Our Student Blogger of the Month is Benjamin James Britton. Benjamin introduces himself as follows: “I am a father to a 6 year old son and currently a 3L at Marquette University Law School graduating in May 2018. Prior to coming to law school I obtained my Bachelor’s in Science degree in Criminal Justice from the University of Wisconsin with a Minor in psychology in May of 2007. Upon completing my undergraduate studies, I immediately began working as a paralegal and have continued to do so during my studies at Marquette.”
With spring in the air, I thought the following poem from Emily Dickinson might help us mark the welcome change of seasons. However, Dickinson also provides a cautionary note. The spectacular inspires us, but it also slips by. Spring not only arrives but also departs. Our resulting sense of loss is like “Trade” encroaching “upon a Sacrament.”
Congratulations to the students in the Jenkins Honors Moot Court Competition who have moved on to the inaugural quarterfinal round of the competition. The students will be competing on Saturday, April 14 at 1 p.m. to determine who will be advancing to the semifinal round on April 15 at 1:00 p.m.
The teams will be paired as follows:
Emily Gaertner and Jehona Osmani v. Simone Haugen and Anne O’Meara
Olivia Garman and Sarita Olson v. Katie Bakunowicz and Kelsey Stefka
Claudia Ayala Tabares and Alexander Hensley v. Elizabeth Grabow and Zeinat Hindi
Killian Commers and William Ruffing v. Be’Jan Edmonds and Ian Pomplin
Congratulations to all the participants in the competition. We also very much appreciate the judges who grade briefs and participate in the preliminary rounds. This year we had two Jenkins alums, Attorneys Lindsey Anderson and Averi Niemuth, judging together in the preliminary rounds. One of the great things about moot court is how active our alums and volunteers are, and we appreciate their time and assistance every year.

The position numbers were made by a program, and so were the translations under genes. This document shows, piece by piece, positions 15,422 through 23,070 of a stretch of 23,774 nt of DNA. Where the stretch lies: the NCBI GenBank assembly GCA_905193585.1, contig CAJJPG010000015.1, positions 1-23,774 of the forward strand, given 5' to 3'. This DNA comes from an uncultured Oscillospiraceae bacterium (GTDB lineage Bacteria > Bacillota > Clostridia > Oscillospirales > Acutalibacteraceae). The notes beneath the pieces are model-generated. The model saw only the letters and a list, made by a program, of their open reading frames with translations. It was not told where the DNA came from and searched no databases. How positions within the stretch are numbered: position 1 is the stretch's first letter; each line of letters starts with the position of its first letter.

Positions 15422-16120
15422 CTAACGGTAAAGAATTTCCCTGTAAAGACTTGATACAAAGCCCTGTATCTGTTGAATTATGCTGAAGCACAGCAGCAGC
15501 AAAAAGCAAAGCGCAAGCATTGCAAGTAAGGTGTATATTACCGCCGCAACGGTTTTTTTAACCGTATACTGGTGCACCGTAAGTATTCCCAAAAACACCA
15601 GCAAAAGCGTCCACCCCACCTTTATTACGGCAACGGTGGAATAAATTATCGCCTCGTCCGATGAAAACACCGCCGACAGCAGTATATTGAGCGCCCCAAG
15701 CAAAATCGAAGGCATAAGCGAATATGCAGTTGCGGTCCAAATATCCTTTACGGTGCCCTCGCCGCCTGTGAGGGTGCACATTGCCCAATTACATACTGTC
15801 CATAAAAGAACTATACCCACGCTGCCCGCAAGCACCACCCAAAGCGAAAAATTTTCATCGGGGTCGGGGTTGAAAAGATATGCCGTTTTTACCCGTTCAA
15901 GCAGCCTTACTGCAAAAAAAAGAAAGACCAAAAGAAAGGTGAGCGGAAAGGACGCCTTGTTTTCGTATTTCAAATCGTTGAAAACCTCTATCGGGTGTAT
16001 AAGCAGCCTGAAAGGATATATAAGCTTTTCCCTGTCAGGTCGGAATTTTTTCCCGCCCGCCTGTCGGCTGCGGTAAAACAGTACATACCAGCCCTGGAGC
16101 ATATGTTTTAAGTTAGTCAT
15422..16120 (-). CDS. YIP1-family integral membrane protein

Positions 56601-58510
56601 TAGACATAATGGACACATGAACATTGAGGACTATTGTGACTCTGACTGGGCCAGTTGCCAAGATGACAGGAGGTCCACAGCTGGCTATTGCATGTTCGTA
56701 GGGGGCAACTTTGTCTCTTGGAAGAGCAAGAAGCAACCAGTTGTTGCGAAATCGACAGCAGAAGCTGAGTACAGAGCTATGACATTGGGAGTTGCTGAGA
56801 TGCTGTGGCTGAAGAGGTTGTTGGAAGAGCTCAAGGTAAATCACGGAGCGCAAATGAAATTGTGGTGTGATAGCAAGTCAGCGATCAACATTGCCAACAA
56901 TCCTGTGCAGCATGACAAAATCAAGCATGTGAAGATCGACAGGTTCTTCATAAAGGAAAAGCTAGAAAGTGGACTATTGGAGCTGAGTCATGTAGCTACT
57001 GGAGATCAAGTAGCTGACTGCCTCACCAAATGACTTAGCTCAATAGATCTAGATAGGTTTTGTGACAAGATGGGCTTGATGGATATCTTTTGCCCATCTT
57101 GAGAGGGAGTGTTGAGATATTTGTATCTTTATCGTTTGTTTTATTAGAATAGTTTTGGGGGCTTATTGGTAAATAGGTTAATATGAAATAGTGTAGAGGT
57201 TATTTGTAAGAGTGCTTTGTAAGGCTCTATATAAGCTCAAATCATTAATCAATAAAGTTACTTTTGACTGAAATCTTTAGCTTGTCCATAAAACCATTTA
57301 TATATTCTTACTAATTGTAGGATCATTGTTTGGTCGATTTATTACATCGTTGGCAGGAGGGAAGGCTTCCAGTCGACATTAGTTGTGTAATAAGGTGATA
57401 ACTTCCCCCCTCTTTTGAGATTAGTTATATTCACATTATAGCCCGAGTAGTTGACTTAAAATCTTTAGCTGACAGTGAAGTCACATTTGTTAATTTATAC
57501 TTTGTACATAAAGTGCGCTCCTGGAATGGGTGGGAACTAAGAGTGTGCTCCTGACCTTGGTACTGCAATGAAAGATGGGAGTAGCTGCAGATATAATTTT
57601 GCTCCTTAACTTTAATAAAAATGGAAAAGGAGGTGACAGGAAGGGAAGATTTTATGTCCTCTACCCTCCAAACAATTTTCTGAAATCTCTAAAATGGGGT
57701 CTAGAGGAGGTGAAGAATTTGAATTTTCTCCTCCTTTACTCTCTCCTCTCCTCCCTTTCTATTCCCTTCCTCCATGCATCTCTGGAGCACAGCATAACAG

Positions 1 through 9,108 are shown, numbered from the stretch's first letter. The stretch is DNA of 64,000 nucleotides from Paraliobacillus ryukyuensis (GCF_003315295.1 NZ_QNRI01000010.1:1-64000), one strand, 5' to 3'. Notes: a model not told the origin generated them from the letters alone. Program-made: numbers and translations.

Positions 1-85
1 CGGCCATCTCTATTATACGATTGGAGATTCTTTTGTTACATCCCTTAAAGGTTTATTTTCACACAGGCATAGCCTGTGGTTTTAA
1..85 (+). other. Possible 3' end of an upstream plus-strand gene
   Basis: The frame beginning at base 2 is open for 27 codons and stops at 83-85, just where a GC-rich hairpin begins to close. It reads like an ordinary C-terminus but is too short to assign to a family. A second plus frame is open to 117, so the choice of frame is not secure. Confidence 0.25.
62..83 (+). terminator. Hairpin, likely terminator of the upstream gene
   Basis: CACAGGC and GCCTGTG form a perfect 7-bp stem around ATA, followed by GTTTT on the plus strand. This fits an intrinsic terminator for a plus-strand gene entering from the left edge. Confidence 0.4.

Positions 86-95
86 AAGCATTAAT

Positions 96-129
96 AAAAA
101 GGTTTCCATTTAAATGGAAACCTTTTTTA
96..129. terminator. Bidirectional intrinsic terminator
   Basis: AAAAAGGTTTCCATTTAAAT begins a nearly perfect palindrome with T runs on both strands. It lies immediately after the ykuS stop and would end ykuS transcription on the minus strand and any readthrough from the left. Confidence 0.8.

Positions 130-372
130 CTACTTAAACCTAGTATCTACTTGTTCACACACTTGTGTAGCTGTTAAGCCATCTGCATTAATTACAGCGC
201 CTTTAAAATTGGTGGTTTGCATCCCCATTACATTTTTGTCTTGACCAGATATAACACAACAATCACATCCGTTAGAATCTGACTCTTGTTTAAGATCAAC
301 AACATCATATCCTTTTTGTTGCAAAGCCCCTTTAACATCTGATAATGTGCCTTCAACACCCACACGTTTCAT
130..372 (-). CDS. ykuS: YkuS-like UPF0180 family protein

Dael Orlandersmith says she does not have the right to speak for the people who were affected when a police officer, Darren Wilson, shot and killed 18-year-old Michael Brown on a street in Ferguson, Missouri, on Aug. 9, 2014.
But she can speak about them, and she does want people to think about themselves, their own communities, and the issues that were raised by the Ferguson incident and its powerful aftermath. The St. Louis Repertory Theater invited Orlandersmith, a well-known poet, playwright, and performer from New York City, to create a play focused on Ferguson. That led her to interview dozens of people in Ferguson and to write “Until the Flood,” a play that includes eight characters she sees as composites of people she interviewed.